“When general principles morph into detailed instructions, formulas, unbending commands – wisdom substitutes – the important nuances of context are squeezed out. Better to minimize the number of rules, give up trying to cover every particular circumstance, and instead do more training to encourage skill at practical reasoning and intuition."
(Schwartz & Sharpe, 2010, p.42.)
Practical wisdom and leadership
Wisdom is not something theoretical but highly practical: it is to know the right thing to do at the specific moment in the particular circumstances and then to actually do it (Schwartz & Sharpe, 2010).
In leadership, as in any other position of influence, there is, on an individual level, great value in possessing both the skill and the will to act. With someone who has the skill, but lacks the will to do the right thing, you run the risk of acts of manipulation for their own personal gain. An equally bad scenario is to be dependent on a person who has the will, but is short on skill, which could result in decisions made by – to put it harshly – an incompetent who means well.
A practically wise professional, for example a manager, a consultant, a banker or a doctor is someone who has the knowledge and willingness:
- “to improvise, balancing conflicting aims and interpreting rules and principles in the light of the particularities of each context”
- “take on the perspective of another”, “to feel empathy for others and to make decisions that serve the client’s need”
- “to read a social context, and knows how to move beyond the black –and white of rules and see the gray in a situation”
- “to rely on emotion to signal what a situation calls for, and to inform judgement without distorting it”
(Schwartz & Sharpe, 2010, pp. 25-26)
Practical wisdom is the skill and will to exercise practical judgements in real life situations; a judgement based on one’s professional experience and on one’s understanding of the “telos” – i.e. of the aim or purpose of the professional activity (ibid.). One of the most well known telos is that of medicine – to serve in the best interest of patient, “to do no harm” and to promote the well being of others. In every day life however, a doctor has to know how to balance this aim with other conflicting aims and interests.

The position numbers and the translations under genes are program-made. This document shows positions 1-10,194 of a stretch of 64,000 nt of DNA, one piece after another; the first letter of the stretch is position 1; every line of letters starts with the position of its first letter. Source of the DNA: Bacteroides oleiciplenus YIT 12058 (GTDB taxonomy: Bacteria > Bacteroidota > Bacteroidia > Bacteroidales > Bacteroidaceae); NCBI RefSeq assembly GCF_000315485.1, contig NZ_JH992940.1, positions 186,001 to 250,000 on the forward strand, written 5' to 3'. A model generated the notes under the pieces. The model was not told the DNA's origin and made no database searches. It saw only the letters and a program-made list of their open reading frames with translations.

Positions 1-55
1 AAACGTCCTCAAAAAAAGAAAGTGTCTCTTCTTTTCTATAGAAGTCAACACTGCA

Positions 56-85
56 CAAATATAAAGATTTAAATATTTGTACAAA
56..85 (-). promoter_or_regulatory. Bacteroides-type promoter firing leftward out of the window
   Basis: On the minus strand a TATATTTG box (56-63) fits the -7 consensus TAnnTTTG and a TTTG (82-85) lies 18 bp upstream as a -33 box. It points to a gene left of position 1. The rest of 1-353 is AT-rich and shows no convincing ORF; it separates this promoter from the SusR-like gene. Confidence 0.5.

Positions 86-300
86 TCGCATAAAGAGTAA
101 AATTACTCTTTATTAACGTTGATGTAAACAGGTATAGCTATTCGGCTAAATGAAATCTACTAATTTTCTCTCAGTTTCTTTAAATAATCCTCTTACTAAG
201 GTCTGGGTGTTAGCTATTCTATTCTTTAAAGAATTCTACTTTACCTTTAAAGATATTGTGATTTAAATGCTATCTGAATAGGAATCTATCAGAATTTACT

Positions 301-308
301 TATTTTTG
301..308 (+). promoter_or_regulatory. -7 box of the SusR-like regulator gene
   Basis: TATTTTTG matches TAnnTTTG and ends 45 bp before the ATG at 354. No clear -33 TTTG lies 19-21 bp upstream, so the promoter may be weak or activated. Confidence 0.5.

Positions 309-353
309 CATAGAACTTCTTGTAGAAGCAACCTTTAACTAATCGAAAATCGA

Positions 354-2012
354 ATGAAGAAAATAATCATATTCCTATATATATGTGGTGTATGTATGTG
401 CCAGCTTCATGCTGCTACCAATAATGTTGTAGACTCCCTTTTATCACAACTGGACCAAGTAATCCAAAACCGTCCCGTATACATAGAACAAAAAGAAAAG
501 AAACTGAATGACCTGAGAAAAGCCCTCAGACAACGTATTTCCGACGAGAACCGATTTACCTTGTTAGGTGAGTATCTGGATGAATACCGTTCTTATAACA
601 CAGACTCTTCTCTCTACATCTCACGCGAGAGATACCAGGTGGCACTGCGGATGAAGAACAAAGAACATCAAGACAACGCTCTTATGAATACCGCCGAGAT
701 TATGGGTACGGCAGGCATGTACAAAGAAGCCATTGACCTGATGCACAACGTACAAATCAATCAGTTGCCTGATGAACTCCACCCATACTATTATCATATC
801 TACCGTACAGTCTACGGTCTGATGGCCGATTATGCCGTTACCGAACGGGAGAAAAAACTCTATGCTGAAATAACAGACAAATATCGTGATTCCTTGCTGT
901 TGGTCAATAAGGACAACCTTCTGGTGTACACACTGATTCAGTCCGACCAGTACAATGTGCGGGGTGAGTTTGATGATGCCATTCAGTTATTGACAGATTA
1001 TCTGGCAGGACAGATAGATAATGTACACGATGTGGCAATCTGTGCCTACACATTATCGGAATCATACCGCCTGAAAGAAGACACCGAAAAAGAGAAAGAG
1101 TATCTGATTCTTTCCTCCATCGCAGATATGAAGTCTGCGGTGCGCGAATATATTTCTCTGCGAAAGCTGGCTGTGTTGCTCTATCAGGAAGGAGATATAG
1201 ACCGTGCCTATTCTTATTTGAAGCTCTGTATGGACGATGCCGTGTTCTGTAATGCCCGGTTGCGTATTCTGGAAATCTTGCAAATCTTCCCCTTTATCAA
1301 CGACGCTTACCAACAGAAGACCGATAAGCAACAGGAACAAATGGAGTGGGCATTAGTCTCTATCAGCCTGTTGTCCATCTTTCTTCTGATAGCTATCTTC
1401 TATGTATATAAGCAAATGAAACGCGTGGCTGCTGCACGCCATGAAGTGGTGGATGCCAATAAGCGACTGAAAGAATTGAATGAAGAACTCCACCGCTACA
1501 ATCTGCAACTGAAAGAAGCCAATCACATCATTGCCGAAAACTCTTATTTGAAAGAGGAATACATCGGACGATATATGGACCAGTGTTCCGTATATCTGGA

Let the purpose guide you in what to aim for and help you frame the situation
To know the purpose of the work you do (in relation to the overall purpose of the organization) does not tell you what you should do but it can guide you in what to aim for. It frames situations and lets you know which decisions are important and which are not, what contexts to seek out and which to avoid, when to bend the rules to meet the needs of the specific situation (Schwartz & Sharpe, 2010).
When the sense of direction is lost or replaced
Schwartz and Sharpe (2010) suggest that the American banks (IndyMac, Goldman Sachs etc.) have lost sight of the “telos” of banking – to serve the clients and to help build the community. Instead, banks have become “mortgage factories”:
“…during the housing and mortgage boom of 2003-2006, IndyMac, like many other banks stopped caring. And they stopped caring because, for the bankers who ran IndyMac, the aim of the practice was no longer serving clients or the community but rather only making money.”
(Schwartz & Sharpe, 2010, p. 225)
Practical wisdom and leadership development at MiL Institute
A practically wise person is some one who is experienced. Wisdom is however not to be equated with age or with the amount of experiences one has had. It all depends on what kind of experiences, and what you have done with them – the wisdom that comes from pausing to reflect on your actions, or from dialogue with peers.
We seek to support and to promote practically wise organizations and practically wise managers by creating opportunities for Action, Reflection and Learning in the work with our clients. Our professional judgments and actions as MiL
consultants are guided by our learning philosophy ARL®
and by our own specific practical wisdom to turn “visions and values into action designing processes of innovation, learning and change”
. A core competence, which we have developed through more than 30 years of experimentation, collaboration and reflection.
Watch Barry Schwartz's TEDtalk: